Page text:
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Monday, December 09, 2019 {{ new Date().getDay() }}

With the exception of sex and religion, nothing makes people more irrational than race. Given the bloody history of racial disputes in American life, one would think that responsible news organizations would take particular care in addressing inflammatory topics. Then there’s The Washington Post, which actually ran an Easter Sunday opinion column headlined, “White men have much to discuss about mass shootings.”

Written by Charlotte and Harriet Childress, identical twins who describe themselves as “researchers and consultants on social and political issues — with a Ph.D. and four master’s degrees between them — the essay argued that something uniquely wicked about “white male culture” is responsible for tragedies like last year’s massacre of 26 schoolchildren and teachers in Newtown, CT.

“Nearly all of the mass shootings in this country in recent years,” the authors assure us, “not just Newtown, Aurora, Fort Hood, Tucson and Columbine—have been committed by white men and boys.”

Yes, the Childress sisters actually wrote that, and the editors of the most influential newspaper in our nation’s capital waved it into print.

Neatly airbrushed out of the picture, most Washingtonians would object, were two of the most notorious mass murderers in recent U.S. history: “Beltway snipers” John Allen Muhammad and Lee Boyd Malvo. In 2002 they murdered 10 people in The Washington Post’s primary circulation area for explicitly racial (and entirely mad) reasons having to do with black nationalism.

Also 2007 rampage shooter Seung-Hui Cho, a Korean immigrant who killed 32 classmates and professors at Virginia Tech. Raised in Fairfax County, VA, across the Potomac River from Washington, Cho had been adjudicated “an imminent danger to himself as a result of mental illness” in a Virginia court, but not hospitalized.

This last is important because another of the Childress sisters’ claims is that “when white men try to divert attention” from their collective guilt “by talking about mental health issues, many people buy into the idea that the United States has a national mental health problem.”

Odd, because yet another mass shooting with a Washington angle involves Army psychiatrist Maj. Nidal Hasan, the Fort Hood assassin—an Arlington, VA native. Whether or not Hasan, a Palestinian-American Muslim many would call a terrorist, should properly be called “white” as the Childress sisters use the word, was debated by many of the thousands of online commentators who gravitated to the Post website to bicker and exchange anonymous racial insults—an entirely predictable outcome of publishing such witless nonsense.

It’s also true that several of Maj. Hasan’s colleagues at the Walter Reed Medical Center—another Washington institution—described him as “paranoid” and “schizoid,” terms that have been applied in medical settings to the Tucson and Aurora shooters as well.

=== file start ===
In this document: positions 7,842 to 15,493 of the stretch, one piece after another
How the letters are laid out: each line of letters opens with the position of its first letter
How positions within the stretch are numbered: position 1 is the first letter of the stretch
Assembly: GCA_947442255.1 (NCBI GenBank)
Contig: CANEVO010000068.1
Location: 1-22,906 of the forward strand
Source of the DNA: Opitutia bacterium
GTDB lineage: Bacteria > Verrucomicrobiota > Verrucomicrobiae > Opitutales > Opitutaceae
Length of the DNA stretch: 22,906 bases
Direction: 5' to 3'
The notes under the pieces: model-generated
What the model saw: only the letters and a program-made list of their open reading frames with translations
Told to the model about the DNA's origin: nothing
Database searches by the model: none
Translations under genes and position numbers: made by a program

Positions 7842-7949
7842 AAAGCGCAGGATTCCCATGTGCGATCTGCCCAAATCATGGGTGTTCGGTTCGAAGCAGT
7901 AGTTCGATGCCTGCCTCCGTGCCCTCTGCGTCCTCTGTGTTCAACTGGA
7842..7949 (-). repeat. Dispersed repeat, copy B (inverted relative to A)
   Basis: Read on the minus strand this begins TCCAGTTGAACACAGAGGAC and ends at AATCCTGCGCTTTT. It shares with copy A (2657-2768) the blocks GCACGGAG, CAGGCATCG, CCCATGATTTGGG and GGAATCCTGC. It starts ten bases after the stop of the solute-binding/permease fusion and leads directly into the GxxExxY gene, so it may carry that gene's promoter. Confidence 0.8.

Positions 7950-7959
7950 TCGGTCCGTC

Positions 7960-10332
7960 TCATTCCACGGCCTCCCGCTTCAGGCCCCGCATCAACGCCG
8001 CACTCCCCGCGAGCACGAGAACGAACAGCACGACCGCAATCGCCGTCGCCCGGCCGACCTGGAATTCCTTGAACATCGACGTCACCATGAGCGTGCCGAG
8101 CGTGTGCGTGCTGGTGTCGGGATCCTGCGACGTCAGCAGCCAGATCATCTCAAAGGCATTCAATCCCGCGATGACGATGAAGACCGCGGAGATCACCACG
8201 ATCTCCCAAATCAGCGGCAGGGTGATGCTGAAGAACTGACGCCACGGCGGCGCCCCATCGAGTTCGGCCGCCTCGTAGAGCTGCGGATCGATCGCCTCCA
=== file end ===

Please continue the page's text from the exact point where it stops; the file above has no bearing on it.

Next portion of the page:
But the Childress sisters are having none of that. “What facets of white male culture,” they demand to know, “create so many mass shootings?”

If I sound personally offended, that’s an error of tone.

First, when these nitwits say “white male culture,” what they really mean is “rednecks,” “NRA members” or even “Republicans.” I’m not one of those.

Besides, I only look white, as the joke went in my youth; actually, I’m Irish. Every ugly stereotype ever applied to black Americans was used by their British overlords to describe my great-grandparents in County Cork. It can definitely affect your attitude. Or not. It’s pretty much up to you.

But I digress. My real objections to this appalling article are both professional and political. Professionally, I’m with online commentor “dwells3,” who asked: “How did an opinion piece full of easily refuted assertions, by authors who have no training or experience in the field on which they are commenting, whose prior writing appears limited to a book published by a vanity press, get through the editorial review process of an allegedly serious and respected newspaper?”

How, indeed? Specifically, the Childress sisters claim expertise in pharmacy, engineering, math, physics, and chemistry. None of which would disqualify them if their work met minimal standards of accuracy and logical argumentation, which it manifestly does not.

Over at The Daily Howler, my friend Bob Somerby has been wondering what on earth is going on at The Washington Post. Seemingly at the behest of the ubiquitous 28-year-old pundit Ezra Klein, there’s actually a 19-year-old college freshman posting meditations about the U.S. budget on the newspaper’s website. The lad plans to major in economics. Possibly the Childress article was edited by somebody who was in grade school during the “Beltway sniper” episode.

As a political matter, the sheer folly of writers on the cultural “left”—on their website the sisters also endorse “long walks, camping, commuting by bicycle/walking/bus, organic gardening…needlework, backpacking, and cuddling with beloved cats and dogs”—endorsing collective racial guilt, one of the most poisonous and destructive ideas in human history, simply cannot be exaggerated.

Race tells us nothing about these tragedies. Absolutely nothing.

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Danziger Draws

Jeff Danziger lives in New York City. He is represented by CWS Syndicate and the Washington Post Writers Group. He is the recipient of the Herblock Prize and the Thomas Nast (Landau) Prize. He served in the US Army in Vietnam and was awarded the Bronze Star and the Air Medal. He has published eleven books of cartoons and one novel. Visit him at DanzigerCartoons.

Photo by Steve Rhodes is licensed under CC BY-NC-SA 2.0

Reprinted with permission from Media Matters

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